Tuesday, July 17, 2012

Experimental Climate Monitoring and Prediction for Maldives – July 2012

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SUMMARY

Compared to the past 10 years rainfall has been significantly low for all of Maldives this year, particularly between the period from February to May. Rainfall in the past 365 days has been less compared to the average rainfall recorded for the past 8 years with the exception of the period October 2011
to January 2012, in Northern Maldives, where the average rainfall has been almost the same as previous years. An above average cumulative precipitation is only observed in Northern Maldives. For Central Maldives the deviation of cumulative precipitation from the average value continues to increase while in South Maldives the decrement remained almost constant during past 365 days.

Image: Cumulative precipitation in Central Maldives in the past 365 days compared to the average precipitation of past 8 years in the region


CLIMATOLOGY

Monthly Climatology: The climatology refers to the average conditions experienced historically for a given month. Usually the climatology is a good guide to what one may expect in a given month with the absence of other information. In Maldives the historical average rainfall for the Northern islands is high in July (200-250 mm) and higher in August (250- 300 mm). Rainfall in the following two months (September & October) are usually lower (100- 200 mm). In the Central islands Rainfall is usually moderate (150- 200 mm) during the August – October period. Heavy rainfall is typical for the Southern islands during this four months period. The winds over the Northern & Central islands are usually westerly (from West to East) and wind speeds are expected to be high. For Southern islands, low wind speeds are usual for July and August but stronger westerly wind speeds are experienced in September and October.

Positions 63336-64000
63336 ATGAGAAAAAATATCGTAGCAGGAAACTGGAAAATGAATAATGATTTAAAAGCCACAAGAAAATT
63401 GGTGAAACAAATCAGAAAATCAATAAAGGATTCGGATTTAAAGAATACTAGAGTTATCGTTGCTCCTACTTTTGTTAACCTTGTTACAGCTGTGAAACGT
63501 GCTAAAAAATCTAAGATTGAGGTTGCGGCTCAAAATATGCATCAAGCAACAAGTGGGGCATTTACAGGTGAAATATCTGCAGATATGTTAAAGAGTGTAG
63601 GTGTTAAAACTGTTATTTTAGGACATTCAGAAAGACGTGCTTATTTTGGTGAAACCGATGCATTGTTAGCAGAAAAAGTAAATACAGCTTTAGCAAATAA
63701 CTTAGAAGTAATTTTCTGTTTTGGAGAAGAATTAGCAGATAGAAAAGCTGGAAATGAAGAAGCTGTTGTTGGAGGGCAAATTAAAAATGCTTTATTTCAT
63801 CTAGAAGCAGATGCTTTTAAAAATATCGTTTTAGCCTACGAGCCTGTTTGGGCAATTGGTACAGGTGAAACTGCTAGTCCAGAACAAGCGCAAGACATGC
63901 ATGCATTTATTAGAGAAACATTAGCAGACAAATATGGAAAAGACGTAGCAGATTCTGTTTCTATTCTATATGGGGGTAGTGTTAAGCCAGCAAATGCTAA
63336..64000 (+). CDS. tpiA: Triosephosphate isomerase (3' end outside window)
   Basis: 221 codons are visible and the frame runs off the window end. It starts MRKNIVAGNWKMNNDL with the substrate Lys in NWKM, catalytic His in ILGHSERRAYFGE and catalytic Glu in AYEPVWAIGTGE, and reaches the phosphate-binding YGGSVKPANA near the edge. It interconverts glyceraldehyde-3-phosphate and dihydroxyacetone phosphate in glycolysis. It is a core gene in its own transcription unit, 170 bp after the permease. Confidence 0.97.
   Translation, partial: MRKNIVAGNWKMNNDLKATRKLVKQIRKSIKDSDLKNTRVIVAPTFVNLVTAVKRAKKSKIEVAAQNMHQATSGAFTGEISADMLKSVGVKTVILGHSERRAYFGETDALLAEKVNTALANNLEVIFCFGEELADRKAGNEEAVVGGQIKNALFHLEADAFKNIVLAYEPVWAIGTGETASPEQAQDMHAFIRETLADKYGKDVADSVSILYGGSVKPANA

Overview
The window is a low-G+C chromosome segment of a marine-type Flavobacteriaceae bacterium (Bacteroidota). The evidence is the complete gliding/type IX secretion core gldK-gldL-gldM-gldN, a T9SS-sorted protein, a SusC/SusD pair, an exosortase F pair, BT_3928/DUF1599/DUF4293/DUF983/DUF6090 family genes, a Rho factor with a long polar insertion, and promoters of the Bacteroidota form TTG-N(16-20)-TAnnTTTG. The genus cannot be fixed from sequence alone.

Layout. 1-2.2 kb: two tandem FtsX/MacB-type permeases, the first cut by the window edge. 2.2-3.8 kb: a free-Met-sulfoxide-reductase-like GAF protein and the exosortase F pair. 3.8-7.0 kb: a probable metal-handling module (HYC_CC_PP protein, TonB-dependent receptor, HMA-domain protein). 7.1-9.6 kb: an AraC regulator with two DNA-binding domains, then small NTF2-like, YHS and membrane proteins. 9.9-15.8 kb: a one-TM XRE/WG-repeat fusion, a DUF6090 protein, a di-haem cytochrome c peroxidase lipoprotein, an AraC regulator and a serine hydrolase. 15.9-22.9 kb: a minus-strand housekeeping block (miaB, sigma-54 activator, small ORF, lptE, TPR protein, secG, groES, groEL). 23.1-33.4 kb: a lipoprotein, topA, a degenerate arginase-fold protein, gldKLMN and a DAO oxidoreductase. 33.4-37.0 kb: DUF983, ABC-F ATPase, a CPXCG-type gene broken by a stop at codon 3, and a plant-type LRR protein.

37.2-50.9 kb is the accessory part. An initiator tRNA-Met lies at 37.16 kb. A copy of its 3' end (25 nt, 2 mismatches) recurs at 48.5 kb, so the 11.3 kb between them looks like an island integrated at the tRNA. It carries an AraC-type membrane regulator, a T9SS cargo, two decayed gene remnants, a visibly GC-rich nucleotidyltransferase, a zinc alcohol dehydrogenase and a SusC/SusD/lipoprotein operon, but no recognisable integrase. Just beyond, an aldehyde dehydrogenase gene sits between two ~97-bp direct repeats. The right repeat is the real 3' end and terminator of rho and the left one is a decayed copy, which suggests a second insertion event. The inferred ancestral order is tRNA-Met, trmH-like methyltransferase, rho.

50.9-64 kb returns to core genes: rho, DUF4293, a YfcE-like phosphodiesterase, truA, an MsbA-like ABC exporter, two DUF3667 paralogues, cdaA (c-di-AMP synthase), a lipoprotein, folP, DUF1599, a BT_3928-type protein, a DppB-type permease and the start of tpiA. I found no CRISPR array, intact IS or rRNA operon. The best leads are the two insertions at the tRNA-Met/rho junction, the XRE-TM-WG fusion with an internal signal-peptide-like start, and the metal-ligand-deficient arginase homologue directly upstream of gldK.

MONITORING

This section describes the weather and climate experienced during the recent months and weeks.

Weekly Monitoring: 

10- 40 mm of rainfall was observed from 8th -10th July throughout Maldives. Slight rainfall observed on Northern-most parts of Maldives on 11th & 13th July. No rainfall was observed in Central Maldives during the week. Around 20 mm rainfall observed in South Maldives on 11th & 12th and rain diminished on the 13th.

Monthly Rainfall Maps:

Overall rainfall reached up to 15 mm during March, April, May & June with maximum in Southern Islands of Maldives. Rainfall observed in April and May was higher than rainfall recorded in March and
June. 

Monthly and Seasonal Monitoring: 

Compared to the past 10 years rainfall has been significantly low for all of Maldives this year, particularly between the period from February to May. Rainfall in the past 365 days has been less compared to the average rainfall recorded for the past 8 years with the exception of the period October 2011 to January 2012, in Northern Maldives, where the average rainfall has been almost the same as previous years. An above average cumulative precipitation is only observed in Northern Maldives. For Central Maldives the deviation of cumulative precipitation from the average value continues to increase while in South Maldives the decrement remained almost constant during past 365 days.

Sea Surface Temperatures and ENSO state:

 In the Pacific Ocean, the ENSO state is neutral with some models indicating a transition to El Nino conditions after July till September 2012. In the Indian Ocean weak warm conditions persist in the Western equatorial Indian Ocean.


PREDICTIONS


Weekly Precipitation Forecast:

 No rainfall is expected for Maldives for the period of 8-15th of July 2012.

Seasonal Rainfall and Temperature Prediction:

 As per IRI Multi Model Probability Forecast for June 2012 to August 2012, issued on May 2012, the rainfall remains climatological. However, there is 40% probability for Temperature to be near-normal. No deviations from climatology are predicted for the August-October period as well. Note, the 3-5 month forecasts are less skillful than the 0-2 month forecast.


ENSO UPDATE 19th July, 2012



Slightly more than 70% of the ENSO prediction models predict El Nino conditions developing around the August- October season, continuing through the rest of 2012. However, nearly 30% of the models still indicate persistence of ENSO neutral conditions, No models indicate a reemergence of La Nina conditions.
(Text Courtesy IRI)

Inside this Issue


1.       Monthly Climatology
2.       Rainfall Monitoring
a.       Daily Satellite derived Rainfall Estimates
b.      Monthly Rainfall derived from Satellite Rainfall Estimate
c.       Monthly and Seasonal Monitoring
d.      Weekly Average SST Anomalies
3.       Rainfall Predictions
a.       Weekly Predictions from NOAA/NCEP
b.      Seasonal Predictions from IRI


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